Post by Bloggsworth » Sun Dec 11, 2011 10:12 am

I am tempted to say "bilgiferous drivel", "self-regarding twaddle" - Why does a poem have to be beautiful? Is the lyric of "Strange fruit" beautiful, are the poems of the despairing beautiful? Beautiful words and phrases may be used, the poem may be elegantly delineated, but does that make the totality beautiful? One might as well say that Picasso's Guernica is beautiful because he used the prettiest colours on the pallette, when the reality is that it is all the more ugly for using those colours.

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Re: Poetry should be beautiful

Post by Antcliff » Sun Dec 11, 2011 2:52 pm

Strange Fruit is an interesting case. I find it harrowing, as did the singer. She stopped singing it. I do not know whether it is beautiful or not. Perhaps it has what Yeats thought of as a "terrible beauty". But perhaps not. I dunno.

I do dimly recall that A.E. Houseman himself once claimed that the proper/"peculiar" function of poetry is to transfuse feelings. I'm inclined to differ...but, still, Houseman drew the conclusion that a poem could do this and very well without having much by way of beauty. Perhaps Strange Fruit is just such a case. It certainly produces a strong feeling of horror/anger at injustice. Feelings transfused in my case.

Ant.
We fray into the future, rarely wrought
Save in the tapestries of afterthought.
Richard Wilbur

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Re: Poetry should be beautiful

Post by Bloggsworth » Sun Dec 11, 2011 4:19 pm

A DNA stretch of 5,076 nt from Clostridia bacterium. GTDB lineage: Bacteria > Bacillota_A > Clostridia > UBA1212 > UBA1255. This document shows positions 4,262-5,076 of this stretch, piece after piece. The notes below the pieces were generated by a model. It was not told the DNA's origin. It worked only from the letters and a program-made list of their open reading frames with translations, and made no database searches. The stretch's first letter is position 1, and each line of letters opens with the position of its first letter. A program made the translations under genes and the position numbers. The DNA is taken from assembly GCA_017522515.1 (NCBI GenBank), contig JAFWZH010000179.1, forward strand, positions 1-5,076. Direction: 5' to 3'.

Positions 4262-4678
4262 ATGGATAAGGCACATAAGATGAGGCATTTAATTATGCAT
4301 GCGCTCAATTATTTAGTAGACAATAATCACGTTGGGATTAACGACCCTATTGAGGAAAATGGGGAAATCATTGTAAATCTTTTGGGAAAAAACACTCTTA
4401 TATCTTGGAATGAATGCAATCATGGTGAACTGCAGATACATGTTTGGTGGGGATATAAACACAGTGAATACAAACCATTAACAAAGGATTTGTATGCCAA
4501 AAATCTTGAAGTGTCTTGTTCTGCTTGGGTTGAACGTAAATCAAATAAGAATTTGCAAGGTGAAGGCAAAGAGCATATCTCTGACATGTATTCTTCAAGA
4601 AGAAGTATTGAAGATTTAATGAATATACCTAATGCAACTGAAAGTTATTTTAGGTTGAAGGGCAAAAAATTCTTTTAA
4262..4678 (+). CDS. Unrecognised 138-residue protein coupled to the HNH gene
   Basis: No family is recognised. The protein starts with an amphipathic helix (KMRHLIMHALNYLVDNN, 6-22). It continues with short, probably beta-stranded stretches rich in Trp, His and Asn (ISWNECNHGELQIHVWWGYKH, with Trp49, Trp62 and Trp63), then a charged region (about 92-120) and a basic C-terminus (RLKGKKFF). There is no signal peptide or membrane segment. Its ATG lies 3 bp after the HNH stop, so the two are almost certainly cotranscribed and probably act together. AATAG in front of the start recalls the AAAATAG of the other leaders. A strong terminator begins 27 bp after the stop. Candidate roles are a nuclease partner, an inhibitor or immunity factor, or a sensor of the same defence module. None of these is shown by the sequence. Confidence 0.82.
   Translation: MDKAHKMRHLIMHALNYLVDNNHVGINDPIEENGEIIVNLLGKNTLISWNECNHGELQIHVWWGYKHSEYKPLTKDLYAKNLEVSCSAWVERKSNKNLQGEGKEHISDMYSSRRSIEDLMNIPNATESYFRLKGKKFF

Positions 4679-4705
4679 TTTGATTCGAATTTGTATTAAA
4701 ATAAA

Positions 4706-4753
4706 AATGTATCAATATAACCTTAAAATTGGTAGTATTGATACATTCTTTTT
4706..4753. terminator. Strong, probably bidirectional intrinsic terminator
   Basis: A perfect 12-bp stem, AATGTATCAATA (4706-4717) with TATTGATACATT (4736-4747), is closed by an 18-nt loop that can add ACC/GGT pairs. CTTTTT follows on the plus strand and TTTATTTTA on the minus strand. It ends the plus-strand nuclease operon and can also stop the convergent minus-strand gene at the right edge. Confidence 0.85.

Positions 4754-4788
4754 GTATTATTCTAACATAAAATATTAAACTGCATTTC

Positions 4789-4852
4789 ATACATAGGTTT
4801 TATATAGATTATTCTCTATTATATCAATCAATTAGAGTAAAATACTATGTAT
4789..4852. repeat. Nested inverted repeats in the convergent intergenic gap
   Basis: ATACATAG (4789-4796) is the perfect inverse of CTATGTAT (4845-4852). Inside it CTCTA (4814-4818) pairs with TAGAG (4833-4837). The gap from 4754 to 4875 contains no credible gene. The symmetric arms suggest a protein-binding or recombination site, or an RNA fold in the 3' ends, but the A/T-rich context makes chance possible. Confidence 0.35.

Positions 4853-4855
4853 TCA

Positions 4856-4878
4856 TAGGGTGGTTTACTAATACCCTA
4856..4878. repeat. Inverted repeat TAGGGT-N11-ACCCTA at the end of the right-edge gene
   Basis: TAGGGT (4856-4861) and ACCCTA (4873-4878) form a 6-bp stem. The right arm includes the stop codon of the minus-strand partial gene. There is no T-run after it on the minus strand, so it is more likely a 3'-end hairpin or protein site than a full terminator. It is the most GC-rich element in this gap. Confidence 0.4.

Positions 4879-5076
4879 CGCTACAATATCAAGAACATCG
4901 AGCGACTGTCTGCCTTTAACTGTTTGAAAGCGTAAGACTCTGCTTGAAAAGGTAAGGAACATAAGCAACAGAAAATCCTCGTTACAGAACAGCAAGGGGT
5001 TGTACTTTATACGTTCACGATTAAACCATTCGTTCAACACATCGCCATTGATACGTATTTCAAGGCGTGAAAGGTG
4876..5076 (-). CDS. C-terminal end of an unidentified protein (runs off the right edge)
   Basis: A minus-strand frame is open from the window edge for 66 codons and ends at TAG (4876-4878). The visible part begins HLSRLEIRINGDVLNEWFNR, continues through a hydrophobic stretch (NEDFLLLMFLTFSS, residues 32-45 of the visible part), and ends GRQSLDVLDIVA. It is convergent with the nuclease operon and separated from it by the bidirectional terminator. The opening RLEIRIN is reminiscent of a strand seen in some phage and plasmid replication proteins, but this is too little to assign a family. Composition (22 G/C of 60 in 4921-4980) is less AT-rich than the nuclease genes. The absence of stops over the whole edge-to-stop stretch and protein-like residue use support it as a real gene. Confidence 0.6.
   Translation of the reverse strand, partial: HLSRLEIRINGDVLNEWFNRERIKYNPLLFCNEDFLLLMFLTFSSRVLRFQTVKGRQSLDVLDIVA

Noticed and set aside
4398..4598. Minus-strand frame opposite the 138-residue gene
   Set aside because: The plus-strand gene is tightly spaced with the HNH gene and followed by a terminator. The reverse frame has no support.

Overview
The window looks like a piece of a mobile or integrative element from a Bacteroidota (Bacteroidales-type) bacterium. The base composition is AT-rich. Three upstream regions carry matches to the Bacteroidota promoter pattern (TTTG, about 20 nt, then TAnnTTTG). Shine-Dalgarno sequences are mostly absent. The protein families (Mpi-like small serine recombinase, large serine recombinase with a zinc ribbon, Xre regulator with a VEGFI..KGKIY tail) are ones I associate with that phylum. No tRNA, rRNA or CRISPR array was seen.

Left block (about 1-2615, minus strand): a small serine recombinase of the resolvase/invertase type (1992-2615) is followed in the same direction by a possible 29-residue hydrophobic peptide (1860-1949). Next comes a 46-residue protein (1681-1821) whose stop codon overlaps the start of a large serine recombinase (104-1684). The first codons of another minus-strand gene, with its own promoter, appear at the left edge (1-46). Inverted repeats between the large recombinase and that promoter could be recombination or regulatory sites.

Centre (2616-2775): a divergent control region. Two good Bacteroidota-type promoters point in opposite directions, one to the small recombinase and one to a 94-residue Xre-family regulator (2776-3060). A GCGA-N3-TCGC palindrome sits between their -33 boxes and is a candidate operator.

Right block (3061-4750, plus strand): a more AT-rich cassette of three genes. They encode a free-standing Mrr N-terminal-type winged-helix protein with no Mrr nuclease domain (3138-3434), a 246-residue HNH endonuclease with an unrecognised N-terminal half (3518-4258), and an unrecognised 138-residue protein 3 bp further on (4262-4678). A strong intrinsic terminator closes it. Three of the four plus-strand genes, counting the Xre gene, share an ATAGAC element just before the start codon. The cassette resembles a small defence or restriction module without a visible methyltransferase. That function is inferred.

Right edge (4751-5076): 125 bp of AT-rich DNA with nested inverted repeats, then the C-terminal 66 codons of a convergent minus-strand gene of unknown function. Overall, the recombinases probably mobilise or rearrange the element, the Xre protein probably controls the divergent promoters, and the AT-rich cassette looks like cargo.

For me, Leni Reifenstahl's film "Triumph of the Will" perfectly sums up the phrase Terrible Beauty... It is positively poetic in its beauty, one of the best bits of B&W cinamatography you will ever see, its subject matter was nearly the death-knell of civilisation.


Strange Fruit was written as a poem by Abel Meeropol, he then, with his wife and singer Laura Duncan, set it to music. I'm not sure that Lady Day so much as stopped singing it, but wasn't allowed to, it hit home too hard - She used to close all her shows with it. It was certainly banned on the radio both in America and Britain. Billie Holiday had another of her songs banned - "Gloomy Sunday", a song so depressing it was claimed to have increased the suicide rate worldwide!

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Re: Poetry should be beautiful

Post by Antcliff » Sun Dec 11, 2011 5:04 pm

Hi Bloggsworth

Triumph of the Will is quite often mentioned as a possible example of something both beautiful+morally dubious. I know what you mean. Hypnotic and meant to be. I think perhaps I would not count it as beautiful, but only something that has beautiful parts. Holding out for beauty. Still, as you say, perhaps that is what Yeats meant.

Strange Fruit is a morally admirable work, so I suppose the threat to counting it as beautiful..if there is one(I dunno)..is different. Perhaps being very depressing is, well, part of it. Didn't the poet say "..a thing of beauty is a joy forever". Even fans of song like you/me will not be talking about anything along the lines of joy here.

Thanks for the correction on Lady Day, I had thought that Lady Day found it distressing to sing the song too much. (Not hard to see why.)

Ant






Bloggsworth wrote:For me, Leni Reifenstahl's film "Triumph of the Will" perfectly sums up the phrase Terrible Beauty... It is positively poetic in its beauty, one of the best bits of B&W cinamatography you will ever see, its subject matter was nearly the death-knell of civilisation.


Strange Fruit was written as a poem by Abel Meeropol, he then, with his wife and singer Laura Duncan, set it to music. I'm not sure that Lady Day so much as stopped singing it, but wasn't allowed to, it hit home too hard - She used to close all her shows with it. It was certainly banned on the radio both in America and Britain. Billie Holiday had another of her songs banned - "Gloomy Sunday", a song so depressing it was claimed to have increased the suicide rate worldwide!
We fray into the future, rarely wrought
Save in the tapestries of afterthought.
Richard Wilbur